Main | Thursday, June 16, 2005

Where Ya From?: A Multiple Part Question

"Where ya from, Joe?"

It took me about a month of living in NYC before I realized that there was a distinct difference in the opening questions I was asked when I met new people. In San Francisco, the second question after "What's your name?" was always "Where ya from?" In New York City, the second question is often "What do you do?"

You can draw all kinds of conclusions from that, depending on your opinions about New York and San Francisco, but the truth is, I'm usually happier to answer the New York question. Because in truth, I don't know how to answer when asked where I'm from. First of all, I have to figure out what it is that people are really asking me.

After four years in New York City, I learned that when someone says "Where ya from?", they are actually asking me one of five different things. Just which of the five things they could be asking, you have to guess. Or ask.

First (and most commonly) they could be asking "Where do you live right now?" That's not an unreasonable question to ask someone you meet in New York City, and getting a tourist or business person to talk about where they live is a pretty safe way to open a friendly conversation.

Secondly, they really could be asking "Where did you live before you got here?" OK, that one's easy. I get to talk about San Francisco and everybody has an opinion about San Francisco.

Thirdly, they could be asking "Where were you born?" Uh oh. This is where I talk about North Carolina and being born the redneck son of Newark parents. Here's where the comments about my not having an accent usually come in. And the jokes about Gomer Pyle and Mayberry.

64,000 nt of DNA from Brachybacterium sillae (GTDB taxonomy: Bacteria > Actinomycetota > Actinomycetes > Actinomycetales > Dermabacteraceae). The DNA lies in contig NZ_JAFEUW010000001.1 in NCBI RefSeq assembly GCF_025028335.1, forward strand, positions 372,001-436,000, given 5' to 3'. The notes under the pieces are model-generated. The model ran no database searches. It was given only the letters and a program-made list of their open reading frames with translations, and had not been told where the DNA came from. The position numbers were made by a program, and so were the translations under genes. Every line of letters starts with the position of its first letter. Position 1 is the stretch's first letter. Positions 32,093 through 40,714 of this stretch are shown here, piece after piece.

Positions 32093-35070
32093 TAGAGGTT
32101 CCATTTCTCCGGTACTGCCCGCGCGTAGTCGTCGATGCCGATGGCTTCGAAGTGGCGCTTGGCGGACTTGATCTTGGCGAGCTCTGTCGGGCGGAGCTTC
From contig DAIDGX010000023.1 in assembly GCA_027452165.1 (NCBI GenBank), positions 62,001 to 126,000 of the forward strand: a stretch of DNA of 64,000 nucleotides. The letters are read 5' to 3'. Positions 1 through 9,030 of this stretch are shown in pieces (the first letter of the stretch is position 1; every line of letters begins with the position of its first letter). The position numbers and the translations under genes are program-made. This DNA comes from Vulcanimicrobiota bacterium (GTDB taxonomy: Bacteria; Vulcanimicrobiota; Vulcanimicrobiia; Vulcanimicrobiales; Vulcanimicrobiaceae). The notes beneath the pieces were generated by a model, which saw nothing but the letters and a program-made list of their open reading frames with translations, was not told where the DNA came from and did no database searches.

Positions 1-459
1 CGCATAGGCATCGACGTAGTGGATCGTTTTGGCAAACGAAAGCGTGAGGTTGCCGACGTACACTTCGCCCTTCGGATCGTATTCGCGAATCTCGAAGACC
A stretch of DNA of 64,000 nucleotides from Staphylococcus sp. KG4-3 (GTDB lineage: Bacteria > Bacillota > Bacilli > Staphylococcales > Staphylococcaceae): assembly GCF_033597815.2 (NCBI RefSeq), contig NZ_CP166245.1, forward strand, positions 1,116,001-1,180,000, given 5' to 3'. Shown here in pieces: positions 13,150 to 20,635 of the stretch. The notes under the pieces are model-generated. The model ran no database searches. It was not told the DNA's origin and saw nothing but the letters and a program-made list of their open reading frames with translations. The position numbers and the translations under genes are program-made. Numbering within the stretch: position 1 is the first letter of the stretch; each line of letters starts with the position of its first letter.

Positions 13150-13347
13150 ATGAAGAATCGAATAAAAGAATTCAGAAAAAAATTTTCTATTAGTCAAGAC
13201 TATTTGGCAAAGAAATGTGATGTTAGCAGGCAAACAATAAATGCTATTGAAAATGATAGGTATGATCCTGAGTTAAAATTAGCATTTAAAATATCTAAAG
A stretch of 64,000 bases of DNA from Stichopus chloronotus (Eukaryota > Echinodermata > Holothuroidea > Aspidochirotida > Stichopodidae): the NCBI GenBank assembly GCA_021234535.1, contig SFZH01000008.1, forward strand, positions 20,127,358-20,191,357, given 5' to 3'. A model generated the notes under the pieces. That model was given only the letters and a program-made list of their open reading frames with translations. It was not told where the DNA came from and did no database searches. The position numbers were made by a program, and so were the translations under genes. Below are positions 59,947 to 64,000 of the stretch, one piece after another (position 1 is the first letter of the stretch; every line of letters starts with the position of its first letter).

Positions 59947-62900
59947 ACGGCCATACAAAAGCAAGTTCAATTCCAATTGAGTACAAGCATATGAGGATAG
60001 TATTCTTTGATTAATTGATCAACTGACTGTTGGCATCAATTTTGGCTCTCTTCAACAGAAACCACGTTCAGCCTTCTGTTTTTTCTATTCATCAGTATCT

Fourthly, they could be asking "Where's your home?" This is less common than the other questions, but it's a valid question. Your emotional home, your place of refuge, is often not where you live or were born. My home, where I went to high school and college, where my family and my oldest friend lives, is Orlando.

Fifthly, and most interestingly, they could be asking "What's your ancestry?" I get asked this version of "Where ya from?" more often than you'd think. And while my answer is easy, Ireland, my information flow pretty much stops there. I've never been to Ireland, I have no idea where my ancestors lived - not any further back than 1912 and Belleville, New Jersey, that is. While my family tree is thick with Josephs and Patricks and Kathleens, the names are all post-Ellis Island.

I've been pondering the "Where ya from?" thing a lot this week. The Puerto Rican Day Parade was last week, kicking off a long summer of parades and festivals celebrating being from somewhere else. In just the next few weeks, we get the Indian Day Parade, the Dominican Day Parade, the Pakistan Day Parade and many more after that.

Sure, the Irish have St. Patrick's Day, which probably has the largest parade of them all, but in truth, it fails to move me. Going back to when I was a child, I can't recall any special mention of Ireland or any particular Irish traditions celebrated around our house, other than ferocious alcoholism. Except for a preponderance of redheads, our family was about as "Irish" as Irish Coffee, which isn't very.

And yet, I think that there are a lot of Americans in my situation. Those having no devout allegiance to one particular culture or ethnicity, with a nomadic history within the United States itself. Am I a New Yorker because that's where I am writing this? Am I a North Carolinian because I was born there, even though I left over 30 years ago and have no plans to return? Or am I a Floridian because I spent 24 years there, longer than anywhere else? Am I Irish because my great-grandparents left there almost 90 years ago?

Where ya from, Joe?


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